This post was last updated October 11th, 2022.
It should be no shock by now that a professional can break through anything. These days, zero-days are a dime a dozen, so it’s important to ensure your site is hardened and protected as much as possible. While an SSL certificate can certainly be an important factor, it’s only one slice of the pie.
In this article, we’ll be elaborating on the myths of SSL, the kinds of hacks that still have the potential to occur, and how you can improve an HTTPS site beyond installing an SSL certificate.
Why SSL Certificates Aren’t “Hacker Proof”
When it comes to protecting your customer’s information an SSL certificate plays a crucial role. Encrypting their data in transit can help it from being intercepted by attackers along the way. With that being said, however, this doesn’t protect the origin. While an SSL has its advantages, there are still many other loopholes that hackers can exploit whenever possible. It’s important to essentially put a wedge in between anything that can be susceptible to infection.
One of the many kinds of attacks that hackers use is to inject malicious code into a site – for example, such as injecting a credit card skimmer. When it comes to these kinds of infections there can be a multitude of ways attackers gain access, but what’s important to understand is how to prevent a hacker from obtaining access through various attacks such as Brute Force attacks, phishing, outdated plugins, themes, software, etc. So when it comes down to being as hacker-proof as possible, you’ll need to account for the multitude of attacks that may spring up your way.
SSLs and PCI Compliance
It’s important for any website accepting credit card information to remain PCI compliant in today’s online environment. Installing an SSL should be one of the initial steps a site owner takes in regards to this. An SSL certificate will help reassure the customer their sensitive credentials are encrypted during transit on your website, building more of a sense of trust. When HTTPS is utilized a padlock should appear in a site visitor’s address bar letting them know their sensitive details passed through the site won’t be as much of a concern compared to non-HTTPS websites.
As a site visitor, it’s also important to determine if you’re using safe sites. Utilizing reputable anti-virus software for your operating system is one of the most important factors when accessing the internet. In today’s online world there could be potential bad actors around any corner. Due to these risks, you’ll want to ensure you have some additional security measures in place when it comes to the browser(s) being used.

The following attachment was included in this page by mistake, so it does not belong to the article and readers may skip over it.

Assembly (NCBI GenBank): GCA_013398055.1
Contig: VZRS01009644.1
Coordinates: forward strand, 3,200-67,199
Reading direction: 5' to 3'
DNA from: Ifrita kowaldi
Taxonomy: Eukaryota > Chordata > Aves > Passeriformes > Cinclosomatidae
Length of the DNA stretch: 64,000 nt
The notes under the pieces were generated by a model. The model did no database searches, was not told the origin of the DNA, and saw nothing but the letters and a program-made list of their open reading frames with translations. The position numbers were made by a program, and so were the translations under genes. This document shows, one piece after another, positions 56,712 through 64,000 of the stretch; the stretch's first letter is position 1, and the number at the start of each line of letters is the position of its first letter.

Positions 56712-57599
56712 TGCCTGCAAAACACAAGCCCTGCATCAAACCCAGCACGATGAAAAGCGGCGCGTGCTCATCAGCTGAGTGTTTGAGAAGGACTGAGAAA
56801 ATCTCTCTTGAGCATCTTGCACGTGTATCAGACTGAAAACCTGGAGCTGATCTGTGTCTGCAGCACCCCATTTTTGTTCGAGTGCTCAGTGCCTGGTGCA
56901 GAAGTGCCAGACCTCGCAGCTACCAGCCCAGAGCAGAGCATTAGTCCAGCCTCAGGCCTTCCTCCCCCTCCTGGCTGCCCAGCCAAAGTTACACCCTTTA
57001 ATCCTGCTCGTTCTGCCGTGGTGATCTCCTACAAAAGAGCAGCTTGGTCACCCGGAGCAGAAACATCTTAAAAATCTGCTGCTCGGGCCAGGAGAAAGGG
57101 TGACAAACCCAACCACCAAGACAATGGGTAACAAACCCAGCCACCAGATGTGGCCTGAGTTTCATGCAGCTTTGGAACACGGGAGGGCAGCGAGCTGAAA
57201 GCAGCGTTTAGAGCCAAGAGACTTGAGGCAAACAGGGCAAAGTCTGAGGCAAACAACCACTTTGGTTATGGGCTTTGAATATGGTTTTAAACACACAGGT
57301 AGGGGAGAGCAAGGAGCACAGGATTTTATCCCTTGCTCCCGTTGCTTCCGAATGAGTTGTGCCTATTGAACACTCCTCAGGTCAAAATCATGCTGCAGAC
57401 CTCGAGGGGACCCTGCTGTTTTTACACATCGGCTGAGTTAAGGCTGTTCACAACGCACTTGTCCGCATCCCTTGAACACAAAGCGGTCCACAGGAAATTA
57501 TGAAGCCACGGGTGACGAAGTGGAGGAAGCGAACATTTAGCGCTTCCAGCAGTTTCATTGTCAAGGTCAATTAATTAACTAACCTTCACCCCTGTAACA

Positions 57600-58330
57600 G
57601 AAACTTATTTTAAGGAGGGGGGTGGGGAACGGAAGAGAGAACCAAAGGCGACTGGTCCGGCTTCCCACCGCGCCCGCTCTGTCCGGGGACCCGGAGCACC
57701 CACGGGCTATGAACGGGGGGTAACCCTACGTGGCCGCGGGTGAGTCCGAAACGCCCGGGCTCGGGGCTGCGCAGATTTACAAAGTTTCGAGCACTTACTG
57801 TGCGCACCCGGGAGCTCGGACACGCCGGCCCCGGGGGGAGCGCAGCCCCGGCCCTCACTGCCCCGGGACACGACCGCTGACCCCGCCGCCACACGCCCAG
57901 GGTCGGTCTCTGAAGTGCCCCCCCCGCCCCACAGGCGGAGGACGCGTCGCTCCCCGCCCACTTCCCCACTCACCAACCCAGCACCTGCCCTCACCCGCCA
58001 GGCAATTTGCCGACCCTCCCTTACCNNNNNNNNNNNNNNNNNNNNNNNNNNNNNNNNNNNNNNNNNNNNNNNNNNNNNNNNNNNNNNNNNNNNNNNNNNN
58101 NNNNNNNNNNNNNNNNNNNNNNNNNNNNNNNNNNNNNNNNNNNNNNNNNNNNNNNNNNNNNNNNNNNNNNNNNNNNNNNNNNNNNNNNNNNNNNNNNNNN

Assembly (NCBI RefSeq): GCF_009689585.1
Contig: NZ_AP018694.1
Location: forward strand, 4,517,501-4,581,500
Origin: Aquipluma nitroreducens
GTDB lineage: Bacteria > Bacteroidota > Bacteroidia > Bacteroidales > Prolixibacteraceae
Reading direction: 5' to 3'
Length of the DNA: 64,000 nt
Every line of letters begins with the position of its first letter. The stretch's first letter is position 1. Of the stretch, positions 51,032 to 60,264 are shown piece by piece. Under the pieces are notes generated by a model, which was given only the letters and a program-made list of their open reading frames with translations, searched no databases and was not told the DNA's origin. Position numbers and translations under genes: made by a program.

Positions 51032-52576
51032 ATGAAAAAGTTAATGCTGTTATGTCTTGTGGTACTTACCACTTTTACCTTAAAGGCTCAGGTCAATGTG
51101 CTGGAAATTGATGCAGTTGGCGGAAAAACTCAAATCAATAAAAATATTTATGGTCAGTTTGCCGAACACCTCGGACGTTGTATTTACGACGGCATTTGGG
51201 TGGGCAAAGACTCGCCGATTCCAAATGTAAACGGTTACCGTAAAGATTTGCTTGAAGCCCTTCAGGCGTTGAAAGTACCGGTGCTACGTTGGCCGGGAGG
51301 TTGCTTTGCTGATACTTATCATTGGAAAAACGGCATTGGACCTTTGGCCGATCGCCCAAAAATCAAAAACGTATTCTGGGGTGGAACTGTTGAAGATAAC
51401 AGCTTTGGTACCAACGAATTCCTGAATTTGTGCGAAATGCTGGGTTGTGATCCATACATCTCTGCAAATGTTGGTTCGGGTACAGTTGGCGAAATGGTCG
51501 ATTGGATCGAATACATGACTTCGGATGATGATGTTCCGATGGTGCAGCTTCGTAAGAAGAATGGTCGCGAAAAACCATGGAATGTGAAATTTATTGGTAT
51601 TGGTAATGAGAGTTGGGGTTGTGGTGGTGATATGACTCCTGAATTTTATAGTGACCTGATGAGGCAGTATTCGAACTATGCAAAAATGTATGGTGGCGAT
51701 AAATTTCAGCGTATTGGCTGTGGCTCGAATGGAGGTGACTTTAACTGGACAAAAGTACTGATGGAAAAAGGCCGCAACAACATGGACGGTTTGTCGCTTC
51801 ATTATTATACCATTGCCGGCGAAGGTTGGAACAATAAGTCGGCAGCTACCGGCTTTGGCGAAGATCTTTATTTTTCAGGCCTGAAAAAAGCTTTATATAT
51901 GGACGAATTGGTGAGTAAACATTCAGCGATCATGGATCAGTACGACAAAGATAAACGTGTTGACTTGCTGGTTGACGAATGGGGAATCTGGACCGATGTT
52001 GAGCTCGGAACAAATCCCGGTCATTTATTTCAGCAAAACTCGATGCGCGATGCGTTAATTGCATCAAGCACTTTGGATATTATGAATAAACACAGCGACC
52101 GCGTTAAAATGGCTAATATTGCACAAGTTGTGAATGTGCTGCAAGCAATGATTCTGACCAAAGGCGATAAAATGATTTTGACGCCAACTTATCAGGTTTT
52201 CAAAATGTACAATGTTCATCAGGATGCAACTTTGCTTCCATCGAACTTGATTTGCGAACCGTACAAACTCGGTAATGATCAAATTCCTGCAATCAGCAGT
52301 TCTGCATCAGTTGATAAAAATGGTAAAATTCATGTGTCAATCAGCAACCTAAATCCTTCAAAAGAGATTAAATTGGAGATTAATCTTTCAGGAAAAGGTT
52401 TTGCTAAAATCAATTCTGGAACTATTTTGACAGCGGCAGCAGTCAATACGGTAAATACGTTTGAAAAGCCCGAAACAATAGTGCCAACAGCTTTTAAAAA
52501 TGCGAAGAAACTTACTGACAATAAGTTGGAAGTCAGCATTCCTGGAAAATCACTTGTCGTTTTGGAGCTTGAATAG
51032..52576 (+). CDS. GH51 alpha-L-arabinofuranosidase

Managing Website Security
Site visitors being cautious online means as a site owner you should become more proactive of your website’s security overall, both on the front-end and back-end. While having a site scanner plugin can definitely be necessary, if it’s only scanning the front-end of your site it may not be able to detect hidden backdoors. Think of it as a house with a security system facing outdoors. While it’s able to detect any threats on the outside, it’s not able to see what may be occurring inside as a server-side scanner can.
Scanning the site is a priority, but also monitoring network traffic is another. Malicious requests can potentially overwhelm your server’s resources, causing issues of major downtime. As any site owner will tell you, they want to minimize any potential downtime as much as possible, as well as have optimal load times. In these cases, configuring a Content Delivery Network (CDN) and/or Web Application Firewall (WAF) will help alleviate stress on the hosting server, as well as act as a middleman between potential threats and the origin server.
Besides these two pillars of website security, there’s an entire checklist of items that should be considered in terms of hardening your CMS (Content Management System). This checklist will also apply to having a regular maintenance schedule too. Overall, you want to make sure you as a site owner, or a personal developer, is on top of things as much as possible.
Maintaining a website overall has its fair share of priorities and responsibilities. This means assuring site visitors and potential customers that it’s reliable & trustworthy. A lot of cybersecurity practices may seem foreign, or even intimidating, to a wide majority regularly online. Fortunately, we’ve provided a helpful guide to help the average site owner. Most site owners work with WordPress as their preferable CMS. In case you’re using a different build for your website there are still plenty of online resources available for helpful security practices in managing it.
If your HTTPS site is currently experiencing a hack please don’t hesitate on having it cleaned up. The longer an infection persists, the more it can potentially be added to blocklists by search engines such as Google and spread.